The United States has labeled as unhelpful a Chinese draft law that would effectively authorize the use of force against Taiwan if it takes concrete steps toward independence. The State Department says U.S. officials are urging both sides to avoid steps that would raise tensions.
Officials here say the Bush administration has been privately urging China for some time to shelve the controversial measure, which has already raised tensions across the Taiwan Strait.
But reports from Beijing say passage of the legislation by China's National People's Congress next week is a virtual certainty, after the new law was formally presented Tuesday and published in the state media.
The draft measure says the Beijing government will exert utmost efforts to achieve the peaceful reunification of Taiwan with the mainland.
However, it says if such possibilities are exhausted, or if major incidents for Taiwanese secession occur, then China will employ what are termed non-peaceful means and other necessary measures to protect Chinese sovereignty and territorial integrity.
State Department Spokesman Richard Boucher says the United States, while embracing a One China policy, has always opposed any attempt to determine the future of Taiwan through anything other than peaceful means.
He said the draft bill, as outlined by a senior official of the Chinese parliament, Wang Zhaoquo, runs counter to recent trends toward the warming of cross-strait relations, and the United States would consider its passage unhelpful.
"Our policy, I think, is well-known," he said. "But let me say again, we're committed to a one-China policy, we uphold the three communiqués. We do not support Taiwan independence. Moreover we oppose any attempts to unilaterally alter the status quo by either side. We'll continue to talk to both sides about these developments. We'll continue to urge both sides to avoid steps that raise tension, that risk beginning a cycle of reaction and counter-action."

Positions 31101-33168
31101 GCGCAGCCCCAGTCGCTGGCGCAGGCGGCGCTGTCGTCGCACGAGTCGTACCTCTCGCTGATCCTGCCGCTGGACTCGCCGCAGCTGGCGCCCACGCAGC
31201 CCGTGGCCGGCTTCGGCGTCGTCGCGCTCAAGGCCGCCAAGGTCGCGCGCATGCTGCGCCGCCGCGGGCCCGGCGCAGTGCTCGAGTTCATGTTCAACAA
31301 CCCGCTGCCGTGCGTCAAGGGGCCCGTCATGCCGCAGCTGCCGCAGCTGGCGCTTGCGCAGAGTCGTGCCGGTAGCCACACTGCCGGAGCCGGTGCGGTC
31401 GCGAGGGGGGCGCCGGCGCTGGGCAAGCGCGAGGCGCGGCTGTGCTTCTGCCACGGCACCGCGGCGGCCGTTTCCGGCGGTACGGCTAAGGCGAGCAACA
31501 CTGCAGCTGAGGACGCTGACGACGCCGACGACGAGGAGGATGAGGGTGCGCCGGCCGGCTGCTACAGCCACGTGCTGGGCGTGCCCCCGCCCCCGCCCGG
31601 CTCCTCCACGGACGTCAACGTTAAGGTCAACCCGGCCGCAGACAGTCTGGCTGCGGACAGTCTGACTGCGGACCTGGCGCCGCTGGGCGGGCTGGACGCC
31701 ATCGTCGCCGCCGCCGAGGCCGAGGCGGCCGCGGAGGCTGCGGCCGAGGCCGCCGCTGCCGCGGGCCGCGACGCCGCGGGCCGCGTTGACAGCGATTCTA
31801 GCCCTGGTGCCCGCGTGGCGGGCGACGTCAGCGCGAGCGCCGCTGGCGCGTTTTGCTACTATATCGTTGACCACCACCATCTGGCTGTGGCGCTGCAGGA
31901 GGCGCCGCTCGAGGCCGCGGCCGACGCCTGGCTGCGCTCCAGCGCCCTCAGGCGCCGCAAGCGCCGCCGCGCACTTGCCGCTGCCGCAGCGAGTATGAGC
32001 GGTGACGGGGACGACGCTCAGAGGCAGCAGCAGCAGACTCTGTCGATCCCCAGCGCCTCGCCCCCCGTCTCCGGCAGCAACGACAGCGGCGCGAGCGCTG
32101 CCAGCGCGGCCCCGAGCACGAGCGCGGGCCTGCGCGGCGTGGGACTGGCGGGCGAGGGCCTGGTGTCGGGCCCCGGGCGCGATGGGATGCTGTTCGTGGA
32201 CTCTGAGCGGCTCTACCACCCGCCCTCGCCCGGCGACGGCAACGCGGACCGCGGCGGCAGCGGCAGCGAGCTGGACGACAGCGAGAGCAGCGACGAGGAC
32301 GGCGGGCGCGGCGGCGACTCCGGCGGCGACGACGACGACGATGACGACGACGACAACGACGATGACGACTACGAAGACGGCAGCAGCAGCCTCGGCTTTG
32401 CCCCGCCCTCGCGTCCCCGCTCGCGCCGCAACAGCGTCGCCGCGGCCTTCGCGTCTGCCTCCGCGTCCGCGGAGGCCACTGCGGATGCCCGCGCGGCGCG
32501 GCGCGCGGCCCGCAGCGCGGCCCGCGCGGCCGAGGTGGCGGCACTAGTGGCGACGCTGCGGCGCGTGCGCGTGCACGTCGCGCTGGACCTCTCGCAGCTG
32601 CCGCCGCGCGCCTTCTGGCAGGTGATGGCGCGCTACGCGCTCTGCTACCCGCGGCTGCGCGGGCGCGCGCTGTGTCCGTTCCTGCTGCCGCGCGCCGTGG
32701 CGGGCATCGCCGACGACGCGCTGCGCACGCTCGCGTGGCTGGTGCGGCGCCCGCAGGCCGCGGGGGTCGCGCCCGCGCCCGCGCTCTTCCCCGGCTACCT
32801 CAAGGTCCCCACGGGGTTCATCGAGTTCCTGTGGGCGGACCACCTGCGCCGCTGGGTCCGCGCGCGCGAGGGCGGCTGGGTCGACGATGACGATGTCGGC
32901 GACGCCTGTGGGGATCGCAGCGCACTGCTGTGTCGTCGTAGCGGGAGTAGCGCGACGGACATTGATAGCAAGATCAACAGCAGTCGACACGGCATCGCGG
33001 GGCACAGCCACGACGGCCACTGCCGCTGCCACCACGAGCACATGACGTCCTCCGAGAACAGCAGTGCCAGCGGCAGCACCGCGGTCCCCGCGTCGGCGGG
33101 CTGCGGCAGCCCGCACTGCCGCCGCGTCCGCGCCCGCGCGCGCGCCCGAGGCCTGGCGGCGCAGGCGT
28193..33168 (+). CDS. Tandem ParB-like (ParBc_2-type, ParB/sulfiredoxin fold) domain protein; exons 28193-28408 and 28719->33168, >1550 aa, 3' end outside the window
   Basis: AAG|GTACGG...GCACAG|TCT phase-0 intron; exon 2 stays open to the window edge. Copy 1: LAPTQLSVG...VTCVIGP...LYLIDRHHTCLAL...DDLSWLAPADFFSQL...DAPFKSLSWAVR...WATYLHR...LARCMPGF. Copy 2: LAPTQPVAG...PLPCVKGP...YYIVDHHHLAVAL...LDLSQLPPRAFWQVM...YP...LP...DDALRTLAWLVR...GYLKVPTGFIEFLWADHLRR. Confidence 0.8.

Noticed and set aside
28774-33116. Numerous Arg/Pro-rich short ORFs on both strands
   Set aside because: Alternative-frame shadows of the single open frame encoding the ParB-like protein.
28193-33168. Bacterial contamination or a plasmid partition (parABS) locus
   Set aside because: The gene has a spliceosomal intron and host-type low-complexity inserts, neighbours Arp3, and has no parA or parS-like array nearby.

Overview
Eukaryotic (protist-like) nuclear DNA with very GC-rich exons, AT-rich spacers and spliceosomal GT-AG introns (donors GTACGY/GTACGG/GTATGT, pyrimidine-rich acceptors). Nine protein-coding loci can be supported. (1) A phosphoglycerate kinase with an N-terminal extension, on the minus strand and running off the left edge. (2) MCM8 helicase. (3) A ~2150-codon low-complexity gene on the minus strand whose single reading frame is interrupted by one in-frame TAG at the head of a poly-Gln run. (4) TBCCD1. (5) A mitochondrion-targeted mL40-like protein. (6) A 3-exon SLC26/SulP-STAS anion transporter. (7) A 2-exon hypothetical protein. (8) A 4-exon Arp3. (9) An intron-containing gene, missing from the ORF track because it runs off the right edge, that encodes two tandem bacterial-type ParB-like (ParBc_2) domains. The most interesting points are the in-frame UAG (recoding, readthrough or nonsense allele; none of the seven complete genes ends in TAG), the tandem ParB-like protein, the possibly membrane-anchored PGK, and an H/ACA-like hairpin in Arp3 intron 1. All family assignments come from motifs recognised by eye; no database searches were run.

China has never foresworn the use of force to achieve reunification with Taiwan, which it considers a renegade province. But the legislation would for the first time enshrine a threat to use force as a national law.
Spokesman Boucher said the United States has been raising concerns about the implications of the draft law with both parties since the Chinese government's intentions became known some weeks ago.
He said the issue did not come up in a telephone conversation Monday between Secretary of State Condoleeza Rice and her Chinese counterpart Li Zhaoxing, but certainly would figure in talks when the Secretary visits Beijing.
That is widely expected to occur later this month when Ms. Rice makes her first trip as secretary to South and East Asia.
Though it severed formal relations with Taiwan when it recognized the communist government in Beijing in 1979, the United States is obligated to provide the island with defensive arms under the Taiwan Relations Act, approved by Congress at the time of the diplomatic switch.
There is no formal American defense commitment to Taiwan. But Mr. Boucher reiterated long-standing policy that the United States supports resolution of differences between the sides through dialogue, and would regard any attempt to settle them by non-peaceful means as a threat to peace and security in the region.
A senior U.S. diplomat who spoke to reporters said the dispute cannot be resolved through Chinese legislation or past referenda on the issue in Taiwan. He it is only going to be resolved by the two sides sitting down in peaceful dialogue, and that is what the United States is urging in contacts with both sides.